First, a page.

The killing of Saleh al-Arouri, the senior Hamas official to Hezbollah and Iran, in an Israeli drone strike on Beirut, according to world media, can be seen as the moment when the provocation crossed the point of no return. Hezbollah described its subsequent rocket attacks as an “initial response” to al-Arouri’s death, which Nasrallah said was “a major, dangerous crime about which we cannot be silent,” adding that Lebanon as a whole could fall victim to Israeli aggression if the killing goes unpunished. Just days prior, an Israeli airstrike in Syria resulted in the death of Sayyed Razi Mousavi, a high-ranking general in Iran’s Islamic Revolutionary Guard Corps (IRGC). Additionally, a US strike killed a commander from Hezbollah’s al-Nujaba faction in Iraq’s Hashed al-Shaabi paramilitary forces. Although Nasrallah and some of his associates have a reputation for making empty threats in response to such assassinations, it is important to objectively analyze the situation and avoid speculation. The current situation is rapidly evolving and requires careful monitoring.

Around 200,000 Israelis have been displaced from various regions in the north and south. Israeli officials are currently considering the possibility of establishing buffer zones under Israeli control, which may include parts of southern Lebanon and multi-kilometer areas in Gaza, despite its narrow width. However, these options would likely worsen the conflict, in addition to being illegal under international law. It should be noted that southern Lebanon was occupied by Israel from 1985 to 2000, which provided Hezbollah with an opportunity to gain combat experience and achieve a significant symbolic victory when the IDF was eventually forced to withdraw from the occupied territories.

Lebanese Parliament Speaker Nabih Berri emphasized the importance of implementing UN Security Council Resolution 1701. The resolution obliges both sides to establish a buffer zone under UN control and requires Hezbollah to withdraw beyond the Litani River. In his latest speech, Nasrallah suggested that he may be willing to engage in discussions regarding border demarcation after the fighting ceases. This seems to be a behind-the-scenes negotiation between the West and Hezbollah.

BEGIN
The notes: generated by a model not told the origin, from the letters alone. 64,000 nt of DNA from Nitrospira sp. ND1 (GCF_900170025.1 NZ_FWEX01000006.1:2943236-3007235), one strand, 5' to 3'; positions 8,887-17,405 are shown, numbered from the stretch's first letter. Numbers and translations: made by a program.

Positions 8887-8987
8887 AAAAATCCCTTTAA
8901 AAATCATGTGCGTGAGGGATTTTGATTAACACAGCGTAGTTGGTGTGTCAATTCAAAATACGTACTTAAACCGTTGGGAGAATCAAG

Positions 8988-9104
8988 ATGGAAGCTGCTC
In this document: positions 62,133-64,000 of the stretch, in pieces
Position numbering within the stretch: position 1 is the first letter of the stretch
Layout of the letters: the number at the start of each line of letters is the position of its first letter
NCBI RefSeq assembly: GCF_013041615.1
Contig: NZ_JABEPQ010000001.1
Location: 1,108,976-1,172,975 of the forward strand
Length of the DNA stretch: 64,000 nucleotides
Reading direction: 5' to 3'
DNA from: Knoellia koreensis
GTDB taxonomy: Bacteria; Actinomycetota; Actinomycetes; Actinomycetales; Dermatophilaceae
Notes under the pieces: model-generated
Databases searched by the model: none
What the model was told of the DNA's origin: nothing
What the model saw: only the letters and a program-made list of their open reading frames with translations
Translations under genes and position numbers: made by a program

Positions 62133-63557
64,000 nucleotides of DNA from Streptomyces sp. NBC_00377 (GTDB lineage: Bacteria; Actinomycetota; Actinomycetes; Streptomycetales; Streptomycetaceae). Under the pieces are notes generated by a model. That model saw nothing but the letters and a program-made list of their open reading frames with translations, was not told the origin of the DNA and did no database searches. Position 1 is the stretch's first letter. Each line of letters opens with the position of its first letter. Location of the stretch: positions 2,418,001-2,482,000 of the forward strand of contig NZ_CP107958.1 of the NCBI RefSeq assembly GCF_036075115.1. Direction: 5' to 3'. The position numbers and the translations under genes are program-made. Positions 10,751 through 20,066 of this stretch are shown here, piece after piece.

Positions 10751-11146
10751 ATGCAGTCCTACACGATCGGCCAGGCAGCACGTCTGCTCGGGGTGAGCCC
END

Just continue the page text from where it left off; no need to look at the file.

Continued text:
Iraq and Syria are currently experiencing a tense situation of reciprocal retaliatory skirmishes between the militias backed by the US and Iran. Since October 7, Iraqi militias have launched approximately 140 attacks on US facilities, prompting an increasingly aggressive response from the US. Western leaders are struggling to find a solution to the Houthis’ attacks on shipping in the Red Sea without exacerbating political tensions. Over 20 nations have officially joined the coalition, which the Pentagon describes as a “highway patrol” to aid commercial vessels in the Red Sea. However, currently only one British poodle is assisting the US in their unsuccessful efforts to defeat the Ansarullah (Houthis).

As the missiles fly, hopes are fading that the world can survive this conflict without a major regional conflagration, which would be a catastrophic failure of global diplomacy and mediocre leadership that allowed events to reach such a terrible stage. However, despite the long-evident strategic threats posed by huge transnational militias and a stalled Middle East peace process, Nasrallah, Benjamin Netanyahu, Joe Biden, and Ali Khamenei have not given much consideration to the apocalyptic implications of this scenario. When Netanyahu threatens to turn Lebanon and other states into Gaza, the world should take him seriously and consider the potential devastating consequences. According to the Middle East Institute, Lebanese casualties could reach up to 500,000, and residents of northern Israel may need to be evacuated.

According to Al-Ahram, Israel and its Western allies may be able to weaken the capabilities of Hezbollah, Hamas, and their Iranian supporters. However, this may not happen before significant damage is inflicted on Israel and the surrounding region. It is unfortunate that millions of lives will be lost in the impending horrors of the old colonial world created by the West for its own benefit but no longer under its control.


Victor Mikhin, Corresponding Member of the Russian Academy of Sciences, exclusively for the online magazine “New Eastern Outlook